Mazuryk said some buyers are avoiding big weddings, others have seen their parents pull off 401K. Some buyers received help from their parents in the form of cash.

“There are a lot of cash offers; a ton of cash transactions, which is totally unknown, ”she said.

The two main advantages of a cash sale are that the person selling the house gets paid faster than with a normal mortgage and the banks don’t get involved, Mazuryk said.

Federal stimulus checks linked to the pandemic, along with forbearance from student loan payments, in addition to the boiling stock market, are other reasons cited for the increase in young buyers.

Mazuryk does not anticipate a real estate crash like the one in 2008 because “banks don’t lend money to people who don’t have it,” she said. “You either have it or you don’t.”

One of the root causes of the Great Recession was that banks were giving loans to people who had no credit history – or really poor, and when history inevitably repeated itself and these buyers went been unable to pay off their massive mortgages, the banks had gleefully reversed. , the mortgage market collapsed.

“It’s so strict these days; it’s so strict, ”Mazuryk said of trying to get a mortgage. She thinks millennials don’t want a lot of debt. “No one takes mortgages over 30 or 15 years anymore; what’s really cool is not having a mortgage, ”she said. She sees more buyers younger with 10 years old adjustable rate mortgages.

The right price

Appropriately valuing a home is imperative, Mazuryk said.

“There was no doubt,” she said, that homes priced between $ 250,000 and $ 350,000, clean and properly appointed were going to have multiple agents.

“Cleanliness is an important thing, [a] big factor, ”she said.

A house can be outdated, she said, “nobody really cares”; as long as it’s clean, a buyer can handle that. But if a house is “obsolete, dirty and disgusting” it will be reflected in the price, “and these houses will not be offered in multiple offer situations.”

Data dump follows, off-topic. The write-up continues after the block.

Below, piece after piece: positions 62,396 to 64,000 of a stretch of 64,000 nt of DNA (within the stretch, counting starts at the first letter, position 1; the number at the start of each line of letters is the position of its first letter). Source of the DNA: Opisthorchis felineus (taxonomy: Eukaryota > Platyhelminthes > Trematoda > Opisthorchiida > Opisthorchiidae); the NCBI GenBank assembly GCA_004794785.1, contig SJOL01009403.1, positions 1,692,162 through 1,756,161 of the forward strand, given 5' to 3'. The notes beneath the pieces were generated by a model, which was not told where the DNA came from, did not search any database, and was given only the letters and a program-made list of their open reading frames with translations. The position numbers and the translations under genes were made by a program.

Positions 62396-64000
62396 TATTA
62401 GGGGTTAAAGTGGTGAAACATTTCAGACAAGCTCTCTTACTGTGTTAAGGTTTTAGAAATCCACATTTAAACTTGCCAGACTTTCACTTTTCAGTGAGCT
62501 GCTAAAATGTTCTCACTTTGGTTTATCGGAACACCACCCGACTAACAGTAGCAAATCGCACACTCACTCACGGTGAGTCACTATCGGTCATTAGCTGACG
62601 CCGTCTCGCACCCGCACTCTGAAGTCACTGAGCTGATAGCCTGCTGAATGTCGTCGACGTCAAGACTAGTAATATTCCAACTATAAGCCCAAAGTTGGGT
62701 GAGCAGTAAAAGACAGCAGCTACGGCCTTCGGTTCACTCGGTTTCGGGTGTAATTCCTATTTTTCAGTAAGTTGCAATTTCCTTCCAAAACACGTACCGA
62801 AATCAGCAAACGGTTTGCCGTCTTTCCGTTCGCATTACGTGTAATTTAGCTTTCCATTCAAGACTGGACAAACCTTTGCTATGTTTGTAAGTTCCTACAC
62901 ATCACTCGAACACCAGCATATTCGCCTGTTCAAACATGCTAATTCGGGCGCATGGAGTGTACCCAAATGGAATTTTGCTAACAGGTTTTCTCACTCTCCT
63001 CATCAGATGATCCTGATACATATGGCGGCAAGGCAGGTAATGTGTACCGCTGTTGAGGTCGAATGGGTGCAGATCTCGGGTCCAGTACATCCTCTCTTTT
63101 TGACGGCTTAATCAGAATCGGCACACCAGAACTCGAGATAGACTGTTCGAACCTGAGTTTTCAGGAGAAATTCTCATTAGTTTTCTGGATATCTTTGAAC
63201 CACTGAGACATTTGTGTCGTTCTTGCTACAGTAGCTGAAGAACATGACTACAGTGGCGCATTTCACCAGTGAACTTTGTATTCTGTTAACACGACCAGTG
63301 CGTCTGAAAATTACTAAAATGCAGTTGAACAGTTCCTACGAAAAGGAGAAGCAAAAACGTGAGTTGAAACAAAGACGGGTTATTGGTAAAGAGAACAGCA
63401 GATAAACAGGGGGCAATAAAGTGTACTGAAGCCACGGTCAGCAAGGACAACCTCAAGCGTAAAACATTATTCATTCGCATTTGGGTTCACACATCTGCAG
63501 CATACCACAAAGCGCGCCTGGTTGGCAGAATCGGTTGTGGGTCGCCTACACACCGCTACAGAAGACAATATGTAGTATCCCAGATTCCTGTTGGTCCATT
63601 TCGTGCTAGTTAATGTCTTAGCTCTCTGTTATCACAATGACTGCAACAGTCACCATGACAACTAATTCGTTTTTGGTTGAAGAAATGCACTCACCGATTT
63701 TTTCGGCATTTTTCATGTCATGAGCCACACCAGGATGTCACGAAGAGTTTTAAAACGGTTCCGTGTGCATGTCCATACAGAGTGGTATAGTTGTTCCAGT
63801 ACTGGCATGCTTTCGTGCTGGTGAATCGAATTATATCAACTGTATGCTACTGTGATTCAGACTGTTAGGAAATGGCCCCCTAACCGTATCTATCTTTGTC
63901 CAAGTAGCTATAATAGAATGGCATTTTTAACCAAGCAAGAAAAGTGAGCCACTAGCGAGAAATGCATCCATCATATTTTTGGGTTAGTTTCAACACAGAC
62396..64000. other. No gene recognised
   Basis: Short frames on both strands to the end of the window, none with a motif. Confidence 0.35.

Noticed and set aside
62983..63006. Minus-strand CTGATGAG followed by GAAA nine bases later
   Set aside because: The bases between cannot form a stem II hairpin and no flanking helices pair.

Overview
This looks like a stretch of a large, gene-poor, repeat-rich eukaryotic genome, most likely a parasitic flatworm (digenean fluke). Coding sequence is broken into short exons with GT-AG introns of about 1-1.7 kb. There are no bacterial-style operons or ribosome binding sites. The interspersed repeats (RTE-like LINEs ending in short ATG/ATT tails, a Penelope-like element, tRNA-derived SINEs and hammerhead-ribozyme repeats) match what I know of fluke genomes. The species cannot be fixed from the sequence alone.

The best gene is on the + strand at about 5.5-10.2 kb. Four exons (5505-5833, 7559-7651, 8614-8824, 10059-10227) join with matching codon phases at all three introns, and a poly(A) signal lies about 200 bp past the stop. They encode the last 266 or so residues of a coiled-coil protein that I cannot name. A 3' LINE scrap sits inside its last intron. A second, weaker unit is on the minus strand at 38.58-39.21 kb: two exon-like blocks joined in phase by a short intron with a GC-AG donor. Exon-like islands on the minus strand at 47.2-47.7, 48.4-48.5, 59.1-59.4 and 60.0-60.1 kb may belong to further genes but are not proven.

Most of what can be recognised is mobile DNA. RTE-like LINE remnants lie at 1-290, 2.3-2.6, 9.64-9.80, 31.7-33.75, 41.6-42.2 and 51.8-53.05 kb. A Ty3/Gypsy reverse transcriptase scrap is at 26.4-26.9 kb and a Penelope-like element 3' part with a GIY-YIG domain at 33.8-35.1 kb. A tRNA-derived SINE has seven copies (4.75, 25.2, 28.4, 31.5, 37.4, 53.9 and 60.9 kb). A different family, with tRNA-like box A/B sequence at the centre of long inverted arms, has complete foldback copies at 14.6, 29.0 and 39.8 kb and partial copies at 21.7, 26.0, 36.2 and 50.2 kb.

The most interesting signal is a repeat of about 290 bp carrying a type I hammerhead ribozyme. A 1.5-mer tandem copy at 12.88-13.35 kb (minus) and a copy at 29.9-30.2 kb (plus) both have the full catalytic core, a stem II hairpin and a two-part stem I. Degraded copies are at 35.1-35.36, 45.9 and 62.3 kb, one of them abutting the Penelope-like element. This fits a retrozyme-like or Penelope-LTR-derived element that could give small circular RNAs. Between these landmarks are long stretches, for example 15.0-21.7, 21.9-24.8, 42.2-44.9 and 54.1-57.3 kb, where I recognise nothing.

From the onset of the pandemic, around mid-March 2020, until the end of November, the state’s SalesWeb has listed approximately 1,210 residential sales – single, two-family and multi-family homes, by no means verifiable full accounting of sales of houses in the territory – in the seven municipalities of the Company’s territory: 368 of these sales are between $ 250,000 and $ 350,000; 477 others are less than $ 250,000; and the remaining 365 are over $ 350,000.

With the exception of Guilderland and Voorheesville, the other municipalities that The Enterprise reports saw more homes sold in 2020 than they had in the previous eight years, and have the registration tax. mortgage to prove it.

New York State, according to the Department of Taxation and Finance, “imposes a tax on the privilege to register a mortgage on real estate located in the state.”

In Albany County, residents pay a registration tax of $ 1.25 per $ 100 of mortgage. The local municipality receives 25 cents, as does the county, in addition to the Capital District Transportation Authority, and 50 cents is donated to the state, which in turn returns some of that money to the county while keeping some for help finance the mortgage insurance agency.

Mortgage taxes dispersed in June were collected for the six-month period between October 2020 and March 2021.

Florinland, for example, received $ 713,717 on a mortgage account of 814. For the previous semester, the municipality received $ 820,688 from 724 mortgages, depending on the county.

Nova Scotia received approximately $ 216,000 in mortgage taxes for the first six months of this year, which equates to income based on a mortgage count of 262. For the previous dispersion of county mortgage taxes, from december 2020 and which covered from April to September of that year, there were 217 mortgages registered in Nova Scotia for which the city received approximately $ 172,500.